Rico Suyang Wang talked about the way he used Nick Reynold’s comments to create a more interesting in-game weapon.
Hi 80.Lv! My name is Rico Suyang Wang, I’m currently a student at Gnomon school in the 2-years Games program. I decided to be a CG artist and came to LA 3 years after receiving a fine art degree from China Academy of Art in Hangzhou, China.
The props and weapons class I attended was instructed by Nick Reynolds, who is currently working at Riot Games. We’ve learned so much about the pipeline and techniques used in modeling and texture for games, his demos and feedbacks can always refresh my mind and make my workflow cleaner and better. I’m so fortunate to have him as a teacher and to have attended this class.
The Link Gun Project
I’ve always wanted to make a gun that would fit in the world of Call of Duty and Doom, and put the gun into VR games such like Robot Recall. I first started researching for a heavy gun on Pinterest and Artstation, Adam “Gooba” Wood’s awesome concept for the UE4 tournament was a pleasing design to look at. With taking Nick’s class, I was able to gathered everything I needed to produce this gun, from week 1 to week 10, we went through the whole studio pipeline from baking normal map to texturing and then producing the final render.
I began the project by modeling the gun in a high-poly version in Maya, Even though the concept was great, it wasn’t clear in certain parts of the gun with the dimension and form, an easy solution to solve these questions is to get the answer from the all-time best teacher “Google”. When modeling this gun, I blocked it out with procedural boxes and cylinders, to keep the shape along with the original concept. Once I got that blocked out done, I began to merge different parts, and make sure which parts is merged and separated. I then created the bevels on the objects, keeping an eye on different edges and corners that have different thickness in order to make them catch the amount of light differently, the variation of how the light hits the gun gives the gun a more realistic look. Finally I put shaders to different materials with different color, this will help substance to generate an material ID map as a mask. One helpful tip I learned from the instructors at Gnomon: the outlook is very important to sell the model, but the right naming, the right scale and the clean mesh, etc… make the model utilizable for other people and make us like a real professional, so make sure we check them every time at the end.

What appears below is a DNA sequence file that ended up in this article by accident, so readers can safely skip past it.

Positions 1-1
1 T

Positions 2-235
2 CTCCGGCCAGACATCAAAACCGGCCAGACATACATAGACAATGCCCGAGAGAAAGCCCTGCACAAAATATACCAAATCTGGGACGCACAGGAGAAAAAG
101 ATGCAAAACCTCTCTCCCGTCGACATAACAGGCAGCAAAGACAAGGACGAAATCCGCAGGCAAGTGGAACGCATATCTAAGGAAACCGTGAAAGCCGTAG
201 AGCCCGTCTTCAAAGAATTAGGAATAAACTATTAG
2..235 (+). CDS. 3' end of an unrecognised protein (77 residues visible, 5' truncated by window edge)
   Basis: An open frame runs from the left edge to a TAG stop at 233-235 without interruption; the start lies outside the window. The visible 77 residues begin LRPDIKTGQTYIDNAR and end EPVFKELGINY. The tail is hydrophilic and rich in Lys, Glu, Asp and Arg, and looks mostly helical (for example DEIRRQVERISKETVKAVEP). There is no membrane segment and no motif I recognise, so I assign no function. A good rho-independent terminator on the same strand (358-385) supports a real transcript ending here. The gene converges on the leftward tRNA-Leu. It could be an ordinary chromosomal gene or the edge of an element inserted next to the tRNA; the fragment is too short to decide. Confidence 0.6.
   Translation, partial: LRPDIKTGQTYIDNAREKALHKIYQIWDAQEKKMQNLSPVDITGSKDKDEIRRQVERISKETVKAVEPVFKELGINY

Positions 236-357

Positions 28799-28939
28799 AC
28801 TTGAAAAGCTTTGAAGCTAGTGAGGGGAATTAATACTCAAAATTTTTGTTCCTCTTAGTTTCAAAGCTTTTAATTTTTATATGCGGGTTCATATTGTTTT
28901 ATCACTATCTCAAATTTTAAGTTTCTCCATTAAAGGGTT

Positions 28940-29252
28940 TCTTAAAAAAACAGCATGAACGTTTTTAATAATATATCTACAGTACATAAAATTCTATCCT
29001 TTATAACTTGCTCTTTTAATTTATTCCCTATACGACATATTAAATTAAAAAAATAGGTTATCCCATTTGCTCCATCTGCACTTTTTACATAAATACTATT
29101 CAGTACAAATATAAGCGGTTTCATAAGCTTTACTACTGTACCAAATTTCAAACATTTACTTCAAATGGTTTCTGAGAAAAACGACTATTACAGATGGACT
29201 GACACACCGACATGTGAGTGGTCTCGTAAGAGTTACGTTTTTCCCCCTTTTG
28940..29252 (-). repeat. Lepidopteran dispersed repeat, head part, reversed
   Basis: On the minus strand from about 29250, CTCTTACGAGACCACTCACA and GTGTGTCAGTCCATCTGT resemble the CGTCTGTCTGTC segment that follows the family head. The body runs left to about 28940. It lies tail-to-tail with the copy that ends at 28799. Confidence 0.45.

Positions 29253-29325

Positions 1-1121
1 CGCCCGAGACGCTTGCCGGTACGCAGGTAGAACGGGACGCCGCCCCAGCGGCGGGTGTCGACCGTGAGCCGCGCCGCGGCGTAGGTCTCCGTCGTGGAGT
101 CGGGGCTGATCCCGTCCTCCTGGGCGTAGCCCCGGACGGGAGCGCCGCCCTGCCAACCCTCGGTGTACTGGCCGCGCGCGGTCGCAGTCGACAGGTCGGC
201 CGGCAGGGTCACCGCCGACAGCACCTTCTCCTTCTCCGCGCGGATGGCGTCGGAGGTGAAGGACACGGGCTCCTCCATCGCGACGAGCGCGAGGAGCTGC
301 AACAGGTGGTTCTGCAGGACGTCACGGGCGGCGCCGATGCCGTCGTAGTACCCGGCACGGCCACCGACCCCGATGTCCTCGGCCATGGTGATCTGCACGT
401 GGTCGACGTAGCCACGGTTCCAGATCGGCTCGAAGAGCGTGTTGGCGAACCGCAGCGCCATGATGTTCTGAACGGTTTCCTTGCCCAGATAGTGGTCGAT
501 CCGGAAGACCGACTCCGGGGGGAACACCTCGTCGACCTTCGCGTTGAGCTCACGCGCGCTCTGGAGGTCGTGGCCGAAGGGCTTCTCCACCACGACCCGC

The Low poly
The low poly modeling is quite straight forward, 30k triangle is a good amount for a AAA game gun, so this was the goal I aimed for. First I added subdivision onto the cylinder area to make sure that it looks smoothy. For certain parts, especially the part closer to the player, like the gun sight, I beveled it with 2/3 edges to catch the light better. The last step for the low poly is the uvs and soft/hard edges, a good rule to follow is : cut the uvs from the hard edges (like 90 degree corners) soften the mesh first, and harden the edges where the uvs is been cut. It helps to get a better normal baking.
Baking in Marmoset
One useful tool I used was the paint skew in Marmoset. The baking is based on the orientation of the normal, so this is a part that could easily get messed up and this tool reorients the normal vertically, so it will get a result more accurate but less smooth.
The texturing is the most critical part of the whole process on making this prop, because all the preparation above is all for the final texturing and rendering, I definitely don’t wanna mess that up. For me this was my first time using substance painter and PBR texturing, after for so long wanting to learn it. These texturing programs was very similar with my first 3D experience when I started PBR texturing.
When I began texturing I started by putting the normal map and AO map (which we baked from Marmoset) into substance, and generated the other maps like material ID map, curvature map etc… these maps helps substance painter to generate procedural masks.
Creating the masks between the shaders helps workflow go faster, with real-time rendering of substance painter, we can see the result and make change directly.
I was first excited to play with every tool in Substance and was overwhelmed about the amount of features that the program offer, but a problem I also come along, I couldn’t tell what was a good or bad result. After two days of texturing in Substance, I was able to get my first pass on the model done and put it into the Marmoset. I couldn’t wait to share my progress on Facebook and highlight that I can finally do game assets. Later I was happy to gotten a lot of Likes on my post, but also got the longest post reply I’ve ever received from my teacher, Nick.
After reading the post, I regretted to had posted it, not knowing it was bad since I was new to using Substance, the critique had opened my eyes on the mistakes I’ve made. It was a bit struggling fixing it, because I didn’t want to get out from my comfort zone, it’s more like a bad mindset I got myself in, I felt too tired go back again when I think that the work is done. I only had 2 days before the final presentation, and I just wanted to stop and just move on to my other projects. But when I looked back at Nick’s critique, I decided to fix it one step at a time, and was pleased to have taken his advice and to looked back on my mistakes. Lastly, these are the before-after images I made for the final presentation.
Before and After Feedback
So, this is the adventure of making my very first game asset, big thanks to Nick Reynolds again and Gnomon school, and thank you for watching.